Where the FCS Selection Committee Was Wrong

All of here in the Cedar Valley were subjected to the FCS Selection Show on Sunday. Everybody around here, who had heard my voice on Saturday evening after the results of regular season finales started coming in, who’d read my work on College Sports Madness, I loudly and proudly proclaimed, “UNI is getting a national seed. No game next week, we’ll see ya in two.” What a surprise and shocker Sunday happened to be. How?

I’m still trying to figure that out. I can’t make heads or tails of it. I wrote eight First Round game capsules yesterday for “The Madness” and I was pissed off the whole time. Not disturbed, not confused, pissed! Yes, I was those other things also, but I cannot believe that ten representatives from FCS conferences could miss so badly. And it grows even further than the seeds. First Round pairings and subsequent Second Round groupings were whack also.

So why should UNI have been put on the seed line?

The general consensus was that the teams who received the five of the top six bids were already on the seed lines going into Saturday. All but one won their finale, Montana. But that loss was only their second FCS loss and was to Montana State. Montana State was thought to be just off the seed line, but a shellacking over the consensus #3 at the time, pushed them all the way up to #5, slotting their victim Montana behind them. Nobody should have any qualms over the top six seeds. They are the exact six I projected and in the exact order I projected Saturday night. It’s those last two bids.

I projected UNI and Wofford. Why? UNI had lost only one game in their last six. Yes, it was a blowout loss to South Dakota State, but that’s a quality opponent. On top of that, UNI finished in second place, all alone in the Missouri Valley Football Conference, at 6-2. They were 8-3 against FCS competition, losing only to teams in the Top Ten. Their FBS loss was to Iowa State, who is currently 7-4 and ranked in the FBS Top 25. Wofford was 8-2 against FCS competition, including winning their final eight. They also were the Southern Conference champion and automatic qualifier.

Instead, the Selection Committee nabs South Dakota State and Central Arkansas. South Dakota State had the same record as UNI, granted, with the head-to-head win. But they come limping into the playoffs having lost three of the final five games. Two were excusable losses, but the last was to a very up-and-down South Dakota team, who finished 5-7. People may point to UNI beating two lower level Big Sky teams, Southern Utah and Idaho State. Acknowledged. But South Dakota State had non-conference wins over non-scholarship Drake and FCS transition team, Long Island, who went 0-10 on the season. Central Arkansas was one of three FCS teams to win against the FBS this year, over Western Kentucky. Overall, UCA was 8-2 against the FCS, very solid. But in the end, they didn’t even win the Southland Conference’s automatic berth. They lost just three games ago to Southeastern Louisiana, who got that bid, 34-0! A second place team from the Southland, who’s champion wasn’t a seed, gets a bid before the stand alone second place team from the best or second best conference in FCS?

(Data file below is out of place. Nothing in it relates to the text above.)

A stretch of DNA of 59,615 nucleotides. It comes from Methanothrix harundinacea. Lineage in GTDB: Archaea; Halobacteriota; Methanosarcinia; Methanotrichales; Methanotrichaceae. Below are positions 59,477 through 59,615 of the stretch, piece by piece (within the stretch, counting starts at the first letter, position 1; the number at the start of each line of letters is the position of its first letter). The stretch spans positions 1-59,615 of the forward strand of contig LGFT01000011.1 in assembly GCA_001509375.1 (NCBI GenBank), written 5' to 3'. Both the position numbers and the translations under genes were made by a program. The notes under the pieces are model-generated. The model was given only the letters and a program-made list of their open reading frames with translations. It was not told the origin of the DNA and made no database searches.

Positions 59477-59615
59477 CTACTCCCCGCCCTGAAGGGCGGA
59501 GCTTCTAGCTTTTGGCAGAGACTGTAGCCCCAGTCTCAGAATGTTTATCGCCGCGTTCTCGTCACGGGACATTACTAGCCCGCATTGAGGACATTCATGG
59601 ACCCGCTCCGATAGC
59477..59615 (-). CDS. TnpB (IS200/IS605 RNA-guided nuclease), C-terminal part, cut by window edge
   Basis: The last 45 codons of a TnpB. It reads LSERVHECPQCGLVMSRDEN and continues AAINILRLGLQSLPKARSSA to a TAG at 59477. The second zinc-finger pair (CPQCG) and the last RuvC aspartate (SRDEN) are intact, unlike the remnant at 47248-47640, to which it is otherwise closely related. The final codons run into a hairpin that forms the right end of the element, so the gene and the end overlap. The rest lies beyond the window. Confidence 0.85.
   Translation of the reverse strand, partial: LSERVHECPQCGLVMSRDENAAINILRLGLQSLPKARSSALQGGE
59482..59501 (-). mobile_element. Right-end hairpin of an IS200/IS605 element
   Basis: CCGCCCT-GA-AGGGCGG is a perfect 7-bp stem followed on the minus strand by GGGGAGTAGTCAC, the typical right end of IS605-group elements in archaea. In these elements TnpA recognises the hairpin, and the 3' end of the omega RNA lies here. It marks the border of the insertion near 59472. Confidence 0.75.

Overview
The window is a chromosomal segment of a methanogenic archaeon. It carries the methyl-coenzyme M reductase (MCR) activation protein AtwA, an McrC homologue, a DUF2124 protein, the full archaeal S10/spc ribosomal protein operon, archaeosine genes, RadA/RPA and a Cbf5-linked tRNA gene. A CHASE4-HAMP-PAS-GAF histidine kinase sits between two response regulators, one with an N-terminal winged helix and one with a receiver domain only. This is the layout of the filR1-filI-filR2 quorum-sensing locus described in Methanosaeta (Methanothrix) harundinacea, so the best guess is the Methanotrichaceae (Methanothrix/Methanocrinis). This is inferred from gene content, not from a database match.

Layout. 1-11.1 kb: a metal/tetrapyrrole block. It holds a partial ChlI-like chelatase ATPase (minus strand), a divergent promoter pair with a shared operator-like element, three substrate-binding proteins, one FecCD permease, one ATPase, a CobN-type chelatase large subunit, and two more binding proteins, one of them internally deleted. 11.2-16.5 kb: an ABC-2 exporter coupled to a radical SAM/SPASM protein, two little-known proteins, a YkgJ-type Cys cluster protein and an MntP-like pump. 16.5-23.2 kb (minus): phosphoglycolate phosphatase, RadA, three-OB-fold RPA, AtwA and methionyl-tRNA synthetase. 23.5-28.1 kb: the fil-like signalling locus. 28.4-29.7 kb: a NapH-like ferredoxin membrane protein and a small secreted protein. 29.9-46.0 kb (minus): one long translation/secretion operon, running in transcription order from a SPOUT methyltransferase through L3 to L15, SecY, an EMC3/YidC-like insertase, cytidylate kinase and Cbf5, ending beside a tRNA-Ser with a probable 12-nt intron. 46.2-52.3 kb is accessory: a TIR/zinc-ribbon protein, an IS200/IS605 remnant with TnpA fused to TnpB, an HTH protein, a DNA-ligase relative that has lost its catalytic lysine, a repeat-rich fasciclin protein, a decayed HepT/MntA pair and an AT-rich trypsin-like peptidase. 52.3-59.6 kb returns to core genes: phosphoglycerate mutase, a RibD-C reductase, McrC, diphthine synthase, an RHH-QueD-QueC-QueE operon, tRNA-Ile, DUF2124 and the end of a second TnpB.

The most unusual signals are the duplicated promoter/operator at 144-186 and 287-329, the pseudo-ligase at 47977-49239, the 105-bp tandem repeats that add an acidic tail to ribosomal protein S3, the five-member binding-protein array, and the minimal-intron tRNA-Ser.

That is wrong!

Now Central Arkansas had a non-conference win over Austin Peay, who ended up as the Ohio Valley Conference’s automatic bid, so that’s another feather in their cap. So the more you look at it, maybe, Central Arkansas was deserving. More than Wofford? More than UNI? It’s at least a reasonable argument, even though they were slotted behind a non-bid in their own conference.

The Committee uses the FCS Coaches Poll as one of its numerous tools, which has a long history of being the worst poll representation out there. Only 26 “coaches” vote in the thing and the rumor for years had been that many of them allow an intern, scout or trainer to fill out their ballot and they send it in. When does a coach have time to really look over what else is going on with the nation? Likely not much. Most soches will tell you,”We’re not looking ahead. We’re focusing on this game at hand.” So why would they be privy to what’s going on across the nation, except for looking at scores?

Ever hear of this Simple Rating System(SRS) the Committee likes to talk about? What I find problematic with this “tool” that they use, is that you never see the ranking until AFTER the field is announced. Why so hidden, so clandestine? Click on that link and look at it. Top six are the top six seeds. After that, you have a couple of Ivy League teams who shouldn’t even be in these rankings since they don’t compete in the playoffs. After that, South Dakota State, UNI, Central Arkansas, Villanova and Wofford – the five teams most regarded as fighting for the last two seeds. Villanova finished third in the Colonial Athletic Association, so they were likely dropped from consideration early. If you go off this tool, UNI should have been the #8 seed, ahead of UCA and Wofford. But let’s have some fun. Who did these teams lose to, use this tool…

South Dakota State

  • #1 North Dakota State
  • #29 Illinois State
  • #44 South Dakota


  • #1 North Dakota State
  • #5 Weber State
  • #9 South Dakota State

Central Arkansas

  • #16 Southeastern Louisiana
  • #25 Nicholls


  • #39 South Carolina State
  • #63 Samford

Looking at these numbers, using the NCAA’s own tool, UNI did not have a bad loss. The ONLY ting that was bad was that it was to another one of these three. If that loss was the only thing keeping UNI from the #7 seed, South Dakota State deserved it. But by that logic, UNI should have been the #8. If UNI was kept off the seed line because they had an extra loss, as compared to Central Arkansas and Wofford, then South Dakota State should have been left off also. It looks like the criteria was changed between voting for the #7 seed and the #8 seed and that’s not fair.